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Trickster's Point (Hardcover)
Fran and Adele recommend:
If you're already a fan of William Kent Krueger, then all we need to tell you is that he'll be here September 25th at noon to sign his latest in the Cork O'Connor series, Trickster's Point. 'Nuff said.
But for those of you who want a little more info, here you go.
Cork and an old friend of his, Jubal Little, go bow hunting up by the promontory known as Trickster's Point. Cork and Jubal had been friends since Cork was in 7th grade, Jubal the 8th, and while their lives had grown apart over the years, they were still in touch, although Cork was definitely planning on voting against Jubal for governor in the upcoming election. However, when Jubal is shot through the heart with one of Cork's signaturely crafted arrows, things become treacherous. Cork knows he didn't do it, but who would want to frame him for something like this?
What we really liked about Trickster's Point is the background Krueger gives us about Cork and his formative years. As Cork investigates what happened, we're treated to glimpses of his past with Jubal and their friends. We enjoyed learning about Cork's history, how events shaped him into the man he's become. We also enjoyed seeing how those events are reflected in his dealings with people in the present, including his family. And we were especially pleased to see how Stephen is growing up!
Trickster's Point is a more reflective novel than some of those in the past, but that doesn't mean there's not some serious action, and the pace is deceptively fast. But then, considering the title, that's not entirely surprising!
If you haven’t started reading Krueger, come in, get Iron Lake and get started! And plan on being here on the 25th to talk about Cork with Kent!— Fran
The dying don’t easily become the dead.
The next novel in William Kent Krueger’s New York Times bestselling series finds Cork O’Connor sitting in the shadow of a towering monolith known as Trickster’s Point, deep in the Minnesota wilderness. With him is Jubal Little, who is favored to become the first Native American elected governor of Minnesota, and who is slowly dying with an arrow through his heart. Although the men have been bowhunting, a long-standing tradition among these two friends, this is no hunting accident. The arrow turns out to be one of Cork’s, and he becomes the primary suspect in the murder. He understands full well that he’s been set up. As he works to clear his name and track the real killer, he remembers his long, complex relationship with the tough kid who would grow up to become a professional football player, a populist politician, and the lover of the first woman to whom Cork ever gave his heart. Jubal was known by many for his passion, his loyalty, and his ambition. Only Cork knows that he was capable of murder.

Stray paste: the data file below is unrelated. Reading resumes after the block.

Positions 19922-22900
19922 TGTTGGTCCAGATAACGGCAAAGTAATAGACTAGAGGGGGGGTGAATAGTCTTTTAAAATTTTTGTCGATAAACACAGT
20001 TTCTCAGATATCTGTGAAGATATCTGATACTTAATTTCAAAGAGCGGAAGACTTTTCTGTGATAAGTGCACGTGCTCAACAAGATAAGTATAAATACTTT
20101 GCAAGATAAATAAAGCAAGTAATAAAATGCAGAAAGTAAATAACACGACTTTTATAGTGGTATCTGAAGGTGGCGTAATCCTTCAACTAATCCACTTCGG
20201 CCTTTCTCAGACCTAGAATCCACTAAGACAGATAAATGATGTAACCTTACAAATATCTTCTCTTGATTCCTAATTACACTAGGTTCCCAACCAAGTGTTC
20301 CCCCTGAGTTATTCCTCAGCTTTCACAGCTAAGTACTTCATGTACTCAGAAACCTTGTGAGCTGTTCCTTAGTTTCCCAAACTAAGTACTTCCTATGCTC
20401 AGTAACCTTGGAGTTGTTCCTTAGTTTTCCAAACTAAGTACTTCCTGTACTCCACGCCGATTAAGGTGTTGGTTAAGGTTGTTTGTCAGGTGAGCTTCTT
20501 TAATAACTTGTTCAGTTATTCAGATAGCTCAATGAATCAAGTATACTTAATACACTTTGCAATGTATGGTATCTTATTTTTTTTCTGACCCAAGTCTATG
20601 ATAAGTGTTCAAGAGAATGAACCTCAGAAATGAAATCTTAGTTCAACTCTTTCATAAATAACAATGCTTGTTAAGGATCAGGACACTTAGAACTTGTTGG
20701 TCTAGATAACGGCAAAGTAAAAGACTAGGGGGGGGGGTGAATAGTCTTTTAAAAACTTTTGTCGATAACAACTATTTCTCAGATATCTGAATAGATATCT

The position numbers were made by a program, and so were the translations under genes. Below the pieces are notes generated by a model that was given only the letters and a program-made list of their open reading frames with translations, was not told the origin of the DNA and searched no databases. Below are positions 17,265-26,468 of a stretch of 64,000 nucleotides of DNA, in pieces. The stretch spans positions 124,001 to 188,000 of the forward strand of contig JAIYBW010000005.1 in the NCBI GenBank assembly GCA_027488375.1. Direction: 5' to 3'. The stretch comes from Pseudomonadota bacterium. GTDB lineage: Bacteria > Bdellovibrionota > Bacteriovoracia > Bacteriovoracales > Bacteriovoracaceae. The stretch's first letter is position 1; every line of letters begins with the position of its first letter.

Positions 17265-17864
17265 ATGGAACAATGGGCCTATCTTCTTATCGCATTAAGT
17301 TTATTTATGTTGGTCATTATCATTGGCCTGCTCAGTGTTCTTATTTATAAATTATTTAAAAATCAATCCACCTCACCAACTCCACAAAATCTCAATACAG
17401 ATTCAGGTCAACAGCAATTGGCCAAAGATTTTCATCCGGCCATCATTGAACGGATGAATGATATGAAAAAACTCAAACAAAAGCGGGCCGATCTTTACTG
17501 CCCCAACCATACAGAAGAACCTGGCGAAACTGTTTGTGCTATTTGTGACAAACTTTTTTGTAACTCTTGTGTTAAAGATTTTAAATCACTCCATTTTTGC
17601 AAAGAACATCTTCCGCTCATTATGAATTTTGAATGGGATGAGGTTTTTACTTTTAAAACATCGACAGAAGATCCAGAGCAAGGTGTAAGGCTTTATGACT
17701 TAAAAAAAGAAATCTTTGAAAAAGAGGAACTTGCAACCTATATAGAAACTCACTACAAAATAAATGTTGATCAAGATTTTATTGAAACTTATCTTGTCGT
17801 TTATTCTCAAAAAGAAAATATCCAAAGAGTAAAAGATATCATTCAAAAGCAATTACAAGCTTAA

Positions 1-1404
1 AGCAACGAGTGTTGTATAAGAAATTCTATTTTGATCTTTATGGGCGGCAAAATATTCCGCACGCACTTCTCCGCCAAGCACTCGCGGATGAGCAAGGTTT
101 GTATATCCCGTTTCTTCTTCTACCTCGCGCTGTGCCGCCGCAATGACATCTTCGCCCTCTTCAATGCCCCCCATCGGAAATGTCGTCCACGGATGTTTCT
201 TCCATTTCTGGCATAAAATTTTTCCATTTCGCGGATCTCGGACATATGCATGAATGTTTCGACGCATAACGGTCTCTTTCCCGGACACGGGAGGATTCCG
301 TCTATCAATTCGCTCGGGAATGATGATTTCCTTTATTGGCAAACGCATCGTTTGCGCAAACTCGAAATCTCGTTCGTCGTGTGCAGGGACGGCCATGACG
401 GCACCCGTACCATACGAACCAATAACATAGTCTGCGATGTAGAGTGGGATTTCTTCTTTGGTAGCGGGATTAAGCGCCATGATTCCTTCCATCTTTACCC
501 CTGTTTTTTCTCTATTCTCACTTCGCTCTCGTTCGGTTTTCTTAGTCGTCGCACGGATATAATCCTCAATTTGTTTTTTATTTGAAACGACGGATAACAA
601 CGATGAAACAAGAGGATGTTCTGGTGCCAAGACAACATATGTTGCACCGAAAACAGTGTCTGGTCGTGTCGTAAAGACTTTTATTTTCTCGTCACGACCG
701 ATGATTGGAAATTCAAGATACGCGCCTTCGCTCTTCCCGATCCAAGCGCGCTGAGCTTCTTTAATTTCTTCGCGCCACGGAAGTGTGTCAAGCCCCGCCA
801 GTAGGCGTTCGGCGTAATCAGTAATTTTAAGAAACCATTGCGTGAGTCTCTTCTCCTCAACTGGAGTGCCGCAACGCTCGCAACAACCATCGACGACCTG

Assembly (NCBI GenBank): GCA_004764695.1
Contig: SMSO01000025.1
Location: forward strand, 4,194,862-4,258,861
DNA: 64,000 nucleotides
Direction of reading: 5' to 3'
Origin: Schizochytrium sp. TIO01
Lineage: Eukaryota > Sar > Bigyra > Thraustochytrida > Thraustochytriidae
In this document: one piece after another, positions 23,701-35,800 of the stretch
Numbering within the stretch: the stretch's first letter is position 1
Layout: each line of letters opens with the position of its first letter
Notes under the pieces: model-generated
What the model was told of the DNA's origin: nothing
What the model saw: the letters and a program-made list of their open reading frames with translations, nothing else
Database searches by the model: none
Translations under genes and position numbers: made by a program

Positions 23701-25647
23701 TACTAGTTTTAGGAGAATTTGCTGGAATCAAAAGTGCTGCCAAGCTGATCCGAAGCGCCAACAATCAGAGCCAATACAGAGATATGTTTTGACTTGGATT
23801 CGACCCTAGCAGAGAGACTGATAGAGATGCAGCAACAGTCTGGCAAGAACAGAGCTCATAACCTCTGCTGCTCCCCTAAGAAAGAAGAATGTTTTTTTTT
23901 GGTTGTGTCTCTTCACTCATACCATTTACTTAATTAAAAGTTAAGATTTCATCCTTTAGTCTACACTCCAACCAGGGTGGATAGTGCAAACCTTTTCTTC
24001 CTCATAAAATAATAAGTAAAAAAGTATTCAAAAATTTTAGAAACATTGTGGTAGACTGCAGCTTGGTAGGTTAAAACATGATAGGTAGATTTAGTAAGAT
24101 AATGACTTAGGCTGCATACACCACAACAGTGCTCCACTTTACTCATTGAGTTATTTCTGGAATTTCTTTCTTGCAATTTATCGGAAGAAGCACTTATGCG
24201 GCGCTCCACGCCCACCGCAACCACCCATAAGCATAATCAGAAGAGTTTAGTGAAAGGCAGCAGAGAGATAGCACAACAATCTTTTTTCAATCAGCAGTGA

Full of nail-biting suspense, plus a fascinating look into Cork’s teenage years in Aurora, a town blessed with natural beauty yet plagued by small-town feuds and heated racial tension, Trickster’s Point is a thrilling exploration of the motives, both good and ill, that lead men and women into the difficult, sometimes deadly, political arena.
About the Author
For the last twenty years, William Kent Krueger has made his home in St. Paul, Minnesota, with his wife and two children. His Cork O Connor novels, Iron Lake (winner of the 1998 Anthony Award for Best First Novel and the Barry Award), Boundary Waters, Purgatory Ridge, Blood Hollow (winner of the 2004 Anthony Award for Best Novel), and Mercy Falls (winner of the 2005 Anthony Award for Best Novel) - as well as the political thriller The Devil s Bed - are available from Atria Books.
"Krueger’s intimate knowledge of Minnesota’s northern reaches and respect for Native American life, ancient and modern, provide an intricate setting for this gem of a mystery." —Publisher's Weekly
“William Kent Krueger can tell a story with the best of them. And he just keeps getting better.”
“In addition to having a plot as cunningly treacherous as Trickster’s Point itself, Krueger’s latest mystery has that elegiac tone that’s perfectly suited to O’Connor’s character and to the harsh landscape where he lives and works.”